It’s hard to believe we’ve been on the road for three years now. It seems like just yesterday that we embarked on this journey to explore our beautiful country on March 1, 2012. How time flies! And here we are three years later, continuing to make wonderful memories along the way. Continue reading
I’d never heard of chiggers until we arrived in Indiana. It’s not that they’re only found in Indiana, but that’s where they found me and had their feeding frenzy. I didn’t realize what hit me until the discomfort began. These nasty tiny mites with big bites left me scratching, seemingly without end, for several days.
Being out in the great outdoors most of the time, we are constantly exposed to unsavory critters. We try to heed warnings and pay attention to information about local plant and animal hazards while hiking in unfamiliar places. But nothing prepared me for the discomfort I would feel a few hours after this hike, when I noticed a cluster of bites on my mid-section, and the itching and scratching began.
So, what are chiggers?
- Chiggers are not insects – they belong to the arachnids and are part of the same family as spiders, scorpions, and ticks.
- They don’t burrow into the skin like ticks; instead they inject digestive enzymes that break down the skin, allowing them to slurp up the dissolved skin cells. For a detailed explanation, check out http://animals.howstuffworks.com/arachnids/chigger.htm
- It’s the baby chiggers (larvae) that feed on the tissue of mammals (me) for nourishment. These images are of adult chiggers, but of course I killed them anyway.
- Chiggers go for the thinnest skin on our bodies, and the bites tend to cluster in places that are delicate and sensitive. In my case, they had their party around my waist area and other unmentionable parts.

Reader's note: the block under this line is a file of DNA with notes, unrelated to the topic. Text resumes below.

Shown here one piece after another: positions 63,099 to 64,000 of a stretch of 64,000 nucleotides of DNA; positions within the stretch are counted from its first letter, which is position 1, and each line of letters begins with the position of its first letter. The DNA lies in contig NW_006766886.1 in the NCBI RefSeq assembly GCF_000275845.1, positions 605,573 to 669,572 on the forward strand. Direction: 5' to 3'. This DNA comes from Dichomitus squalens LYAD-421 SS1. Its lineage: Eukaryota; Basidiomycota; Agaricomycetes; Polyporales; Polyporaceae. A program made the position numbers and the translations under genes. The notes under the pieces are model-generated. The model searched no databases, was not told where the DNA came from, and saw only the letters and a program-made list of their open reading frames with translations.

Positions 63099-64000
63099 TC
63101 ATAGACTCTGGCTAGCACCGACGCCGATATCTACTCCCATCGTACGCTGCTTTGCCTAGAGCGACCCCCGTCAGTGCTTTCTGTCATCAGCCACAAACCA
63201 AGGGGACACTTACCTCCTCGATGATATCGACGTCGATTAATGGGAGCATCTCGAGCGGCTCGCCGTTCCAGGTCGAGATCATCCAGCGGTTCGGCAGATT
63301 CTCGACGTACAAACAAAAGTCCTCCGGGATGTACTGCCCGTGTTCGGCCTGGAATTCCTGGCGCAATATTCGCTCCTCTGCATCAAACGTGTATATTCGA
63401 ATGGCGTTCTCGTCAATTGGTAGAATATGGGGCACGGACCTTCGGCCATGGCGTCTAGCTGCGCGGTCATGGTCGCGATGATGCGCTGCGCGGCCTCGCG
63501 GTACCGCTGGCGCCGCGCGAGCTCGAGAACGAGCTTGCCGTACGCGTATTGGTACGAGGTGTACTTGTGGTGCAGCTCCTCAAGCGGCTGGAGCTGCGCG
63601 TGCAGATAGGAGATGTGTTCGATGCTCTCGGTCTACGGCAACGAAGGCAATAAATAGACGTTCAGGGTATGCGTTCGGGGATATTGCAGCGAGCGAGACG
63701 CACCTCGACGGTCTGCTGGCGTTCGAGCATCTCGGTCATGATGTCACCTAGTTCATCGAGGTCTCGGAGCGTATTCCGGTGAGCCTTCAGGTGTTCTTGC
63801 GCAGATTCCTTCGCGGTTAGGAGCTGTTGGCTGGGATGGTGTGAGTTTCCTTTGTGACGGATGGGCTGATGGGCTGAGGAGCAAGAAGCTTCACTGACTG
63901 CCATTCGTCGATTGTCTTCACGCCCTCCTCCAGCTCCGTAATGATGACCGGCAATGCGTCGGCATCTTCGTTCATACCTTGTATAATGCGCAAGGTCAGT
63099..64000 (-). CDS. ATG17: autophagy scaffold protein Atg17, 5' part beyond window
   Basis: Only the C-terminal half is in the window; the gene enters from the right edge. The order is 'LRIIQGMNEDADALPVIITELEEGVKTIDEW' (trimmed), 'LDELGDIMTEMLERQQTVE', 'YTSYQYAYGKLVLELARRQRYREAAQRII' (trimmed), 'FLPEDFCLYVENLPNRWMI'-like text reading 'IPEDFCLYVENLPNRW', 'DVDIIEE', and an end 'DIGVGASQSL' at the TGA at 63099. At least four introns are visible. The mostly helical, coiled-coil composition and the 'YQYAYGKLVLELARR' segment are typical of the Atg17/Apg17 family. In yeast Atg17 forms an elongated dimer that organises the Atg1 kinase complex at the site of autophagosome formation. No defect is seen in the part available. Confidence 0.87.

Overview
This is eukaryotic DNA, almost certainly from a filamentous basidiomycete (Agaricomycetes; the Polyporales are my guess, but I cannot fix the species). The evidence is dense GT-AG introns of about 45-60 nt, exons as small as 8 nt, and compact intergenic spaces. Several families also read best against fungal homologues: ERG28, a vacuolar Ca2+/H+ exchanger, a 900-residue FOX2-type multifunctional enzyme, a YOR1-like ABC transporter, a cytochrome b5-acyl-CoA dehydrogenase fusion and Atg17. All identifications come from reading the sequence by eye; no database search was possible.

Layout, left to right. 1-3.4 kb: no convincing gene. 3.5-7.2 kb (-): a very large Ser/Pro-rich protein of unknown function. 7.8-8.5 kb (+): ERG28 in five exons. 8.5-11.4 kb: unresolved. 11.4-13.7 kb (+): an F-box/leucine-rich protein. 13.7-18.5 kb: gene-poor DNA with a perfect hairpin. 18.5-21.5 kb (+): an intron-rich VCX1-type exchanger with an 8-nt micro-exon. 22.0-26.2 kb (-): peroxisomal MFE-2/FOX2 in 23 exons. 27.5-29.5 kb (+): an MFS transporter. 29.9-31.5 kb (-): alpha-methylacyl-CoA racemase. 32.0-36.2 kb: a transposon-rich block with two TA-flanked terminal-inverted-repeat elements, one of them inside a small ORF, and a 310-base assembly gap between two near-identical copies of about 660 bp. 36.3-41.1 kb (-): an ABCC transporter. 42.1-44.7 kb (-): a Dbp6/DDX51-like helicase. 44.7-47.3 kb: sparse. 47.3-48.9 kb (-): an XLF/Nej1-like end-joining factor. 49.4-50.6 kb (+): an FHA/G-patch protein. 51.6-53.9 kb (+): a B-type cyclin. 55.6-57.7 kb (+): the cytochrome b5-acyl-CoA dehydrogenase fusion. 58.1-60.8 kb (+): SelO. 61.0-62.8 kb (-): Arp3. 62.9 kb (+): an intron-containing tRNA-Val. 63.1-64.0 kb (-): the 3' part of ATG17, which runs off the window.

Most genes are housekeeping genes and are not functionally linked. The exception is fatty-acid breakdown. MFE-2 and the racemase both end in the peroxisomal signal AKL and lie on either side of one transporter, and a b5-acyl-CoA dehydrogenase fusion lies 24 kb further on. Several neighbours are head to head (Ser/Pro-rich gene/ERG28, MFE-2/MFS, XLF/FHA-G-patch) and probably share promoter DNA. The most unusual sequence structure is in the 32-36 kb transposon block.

- Once they’re done feeding, they drop to the ground and molt into nymphs – while the unfortunate human is left miserable for several days. In short, they “eat and run”.
How to keep them off
If you’re in a place where chiggers could be your neighbors, here are some precautions I learned for avoiding my misery in the future:
- Long pants and long sleeves are a must, with the pants tucked into the socks for extra protection.
- Stay on the trail and out of tall weeds and patches of brambles – hard for me because sometimes that’s where the best pictures can be taken!
- Shower promptly and scrub thoroughly immediately when we get home.
- Wash hiking clothes with hot water to kill any chiggers that might be living there.
- Have calamine lotion, antihistamines or hydrocortisone ready in case of future attacks.
My “chigger attack” occurred on July 18th. Eight days later, I no longer get up at midnight to apply Cortizone 10, but I’m still itching and scratching. Time is the only remedy for my discomfort. Although Steve cringes every time I show him the affected area, he is blissfully oblivious of my suffering, as most men have tougher skin and are rarely affected by these little devils. As they say, “women and children first”!
And that, my dear readers, is your “chigger education” for today. We must continue to enjoy the great outdoors, and avoid the chiggers whenever we can!